The drought of 2011 has turned many Southern Plains ranches into deserts, leaving some producers no choice but to cull their herds and flood auction sales and packing plants with a steady stream of open and bred cows and heifers. But Frontera Feedyard, Muleshoe, TX, is helping ease the pain.
It’s among a handful of feedyards providing a few pens for cow maintenance programs. And while it’s a service that some ranchers have taken advantage of, it’s only a “very small portion” of the several million cattle on feed in the Texas, Oklahoma and New Mexico region, says Don Close, Texas Cattle Feeders Association director of marketing.
Frontera, a 35,000-head capacity custom feedyard, had about 1,000 bred first-calf heifers in its pens in the fall. There were also some 400 bred and open cows and bulls at the facility, which normally takes 500-800-lb. steers and heifers and finishes them out to 1,200-1,400 lbs. via a high-energy ration.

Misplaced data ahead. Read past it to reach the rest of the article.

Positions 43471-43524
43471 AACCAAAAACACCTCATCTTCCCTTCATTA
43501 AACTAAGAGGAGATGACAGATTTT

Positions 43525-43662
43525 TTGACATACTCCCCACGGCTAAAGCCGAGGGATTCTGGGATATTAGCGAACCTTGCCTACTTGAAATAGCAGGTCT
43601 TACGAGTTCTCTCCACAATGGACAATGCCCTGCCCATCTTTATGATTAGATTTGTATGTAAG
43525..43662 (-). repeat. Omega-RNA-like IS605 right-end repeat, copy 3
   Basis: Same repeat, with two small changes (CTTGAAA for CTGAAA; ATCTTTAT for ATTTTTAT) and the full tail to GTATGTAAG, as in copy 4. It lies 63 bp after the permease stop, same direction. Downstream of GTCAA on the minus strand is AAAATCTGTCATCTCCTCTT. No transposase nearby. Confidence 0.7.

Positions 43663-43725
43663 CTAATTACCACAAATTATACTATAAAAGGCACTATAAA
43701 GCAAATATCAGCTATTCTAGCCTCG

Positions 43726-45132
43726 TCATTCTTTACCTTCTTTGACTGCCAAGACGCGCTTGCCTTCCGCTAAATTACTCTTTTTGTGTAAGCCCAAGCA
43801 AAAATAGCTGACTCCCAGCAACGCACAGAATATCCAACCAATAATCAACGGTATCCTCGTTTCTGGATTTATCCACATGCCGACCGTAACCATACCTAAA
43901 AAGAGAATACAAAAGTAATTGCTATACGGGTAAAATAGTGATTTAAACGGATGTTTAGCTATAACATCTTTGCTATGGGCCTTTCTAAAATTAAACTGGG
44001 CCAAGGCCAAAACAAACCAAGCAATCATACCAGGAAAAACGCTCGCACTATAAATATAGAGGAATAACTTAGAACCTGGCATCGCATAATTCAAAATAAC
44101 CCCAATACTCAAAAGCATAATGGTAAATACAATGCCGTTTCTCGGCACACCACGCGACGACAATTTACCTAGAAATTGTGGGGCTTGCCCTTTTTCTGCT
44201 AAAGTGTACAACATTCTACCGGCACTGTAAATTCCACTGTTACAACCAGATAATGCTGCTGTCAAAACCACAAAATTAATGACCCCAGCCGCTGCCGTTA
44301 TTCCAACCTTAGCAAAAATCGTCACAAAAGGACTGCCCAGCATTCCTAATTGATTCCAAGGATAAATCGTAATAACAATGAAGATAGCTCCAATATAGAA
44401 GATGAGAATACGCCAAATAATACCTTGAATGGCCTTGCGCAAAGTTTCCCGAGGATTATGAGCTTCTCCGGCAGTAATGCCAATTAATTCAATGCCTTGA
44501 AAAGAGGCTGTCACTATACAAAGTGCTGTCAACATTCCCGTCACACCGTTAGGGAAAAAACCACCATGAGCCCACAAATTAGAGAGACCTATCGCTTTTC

“These ranch cattle, however, are on a special maintenance ration that’s helping them regain their strength and body condition score,” says Jeff Matsler, Frontera manager.
“With this drought, many ranches just didn’t have the grass or stock water. But we’re able to take cows and heifers, bred or not, and have them on this program for about 75 days. Cows will then return to the ranch, be sold to other ranches by video sale, or be sent to a packer.”
Located just an alley or two away from pens of Angus and crossbred steers that will likely grade close to 70% Choice, the “warehouse” pens contain all breeds and types of cattle. Some, having been through weeks of 100°F-plus days and no rainfall, may think a feedyard is nirvana when they walk off the truck. Condition ratings probably average a body condition score 3 at best.
“Some cows were so thin that it took a lot to get to an adequate flesh condition,” Matsler says.